Supreme Court refuses to block Texas age-verification law for pornographic content

The Supreme Court refused to block a Texas law that required pornographic websites to verify a user’s age.

The high court denied Tuesday an emergency appeal filed by the Free Speech Coalition, which is a trade association for the adult entertainment industry. The association asked the justices in an emergency appeal earlier this month to block the law as it appeals it in the high court.

There were no noted dissents in the Supreme Court’s order.

The law requires that websites verify that users in Texas are at least 18 years old before they can access pornographic content on the site. It also requires that websites with pornographic content post warnings about the alleged harms that pornography can cause.

The law, signed by Texas Gov. Greg Abbott (R) last year, will continue to be in effect as the justices weigh the full appeal from the association.

The law was temporarily blocked in September by U.S. District Judge Alan Ezra, who said that the law violated the First Amendment because it “substantially regulates protected speech, is severely underinclusive, and uses overly restrictive enforcement methods.”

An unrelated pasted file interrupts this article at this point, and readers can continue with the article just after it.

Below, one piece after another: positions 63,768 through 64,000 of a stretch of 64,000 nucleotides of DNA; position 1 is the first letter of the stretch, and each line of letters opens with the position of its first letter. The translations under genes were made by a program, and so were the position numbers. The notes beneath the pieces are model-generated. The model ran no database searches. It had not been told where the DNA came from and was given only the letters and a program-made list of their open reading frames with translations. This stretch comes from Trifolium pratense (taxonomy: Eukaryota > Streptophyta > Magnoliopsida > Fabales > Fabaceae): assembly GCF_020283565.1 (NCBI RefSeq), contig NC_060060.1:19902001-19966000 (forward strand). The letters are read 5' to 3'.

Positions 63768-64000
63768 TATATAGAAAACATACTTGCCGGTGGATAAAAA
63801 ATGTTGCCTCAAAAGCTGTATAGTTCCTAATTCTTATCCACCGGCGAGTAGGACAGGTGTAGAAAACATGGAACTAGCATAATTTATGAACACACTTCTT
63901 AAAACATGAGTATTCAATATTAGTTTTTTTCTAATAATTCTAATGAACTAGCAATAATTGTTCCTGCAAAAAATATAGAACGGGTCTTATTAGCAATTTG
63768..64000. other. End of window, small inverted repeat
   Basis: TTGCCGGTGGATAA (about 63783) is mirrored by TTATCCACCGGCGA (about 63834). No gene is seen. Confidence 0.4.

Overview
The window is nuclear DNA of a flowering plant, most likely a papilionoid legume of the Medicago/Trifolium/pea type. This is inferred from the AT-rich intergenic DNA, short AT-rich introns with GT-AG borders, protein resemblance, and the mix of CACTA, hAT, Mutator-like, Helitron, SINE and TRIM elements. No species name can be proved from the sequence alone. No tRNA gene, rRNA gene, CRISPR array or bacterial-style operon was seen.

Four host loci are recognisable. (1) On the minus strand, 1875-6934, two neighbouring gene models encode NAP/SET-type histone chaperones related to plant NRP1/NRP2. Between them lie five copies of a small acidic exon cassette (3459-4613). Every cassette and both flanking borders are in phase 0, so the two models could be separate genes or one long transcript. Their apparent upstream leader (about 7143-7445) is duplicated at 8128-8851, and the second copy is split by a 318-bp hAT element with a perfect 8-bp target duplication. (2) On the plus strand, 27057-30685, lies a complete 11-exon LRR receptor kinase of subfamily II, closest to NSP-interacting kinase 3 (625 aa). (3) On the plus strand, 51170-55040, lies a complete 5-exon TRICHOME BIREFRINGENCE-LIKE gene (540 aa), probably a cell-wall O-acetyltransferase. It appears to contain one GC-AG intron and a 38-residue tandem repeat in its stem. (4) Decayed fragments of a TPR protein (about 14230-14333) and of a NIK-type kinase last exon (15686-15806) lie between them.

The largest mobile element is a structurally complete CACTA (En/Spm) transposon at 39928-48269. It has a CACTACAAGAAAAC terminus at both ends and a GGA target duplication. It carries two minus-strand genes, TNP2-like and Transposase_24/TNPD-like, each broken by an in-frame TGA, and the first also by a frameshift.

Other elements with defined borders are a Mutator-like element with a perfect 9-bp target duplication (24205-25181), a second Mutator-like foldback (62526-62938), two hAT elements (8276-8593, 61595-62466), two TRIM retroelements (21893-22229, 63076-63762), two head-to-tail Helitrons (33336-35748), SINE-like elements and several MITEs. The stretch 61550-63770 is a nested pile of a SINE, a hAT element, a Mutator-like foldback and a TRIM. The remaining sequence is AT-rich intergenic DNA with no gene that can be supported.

A panel on the 5th U.S. Circuit Court of Appeals reversed that age-verification ruling from the district court last month. However, the divided panel of judges did uphold the district court’s ruling that the websites could not be forced to post warnings about their content.

The Free Speech Coalition has argued against the Texas law, saying that age-verification laws are “ineffective, unconstitutional and dangerous.” The American Civil Liberties Union (ACLU) also backed the association’s appeal, saying the Texas law would “improperly burden free speech online.”

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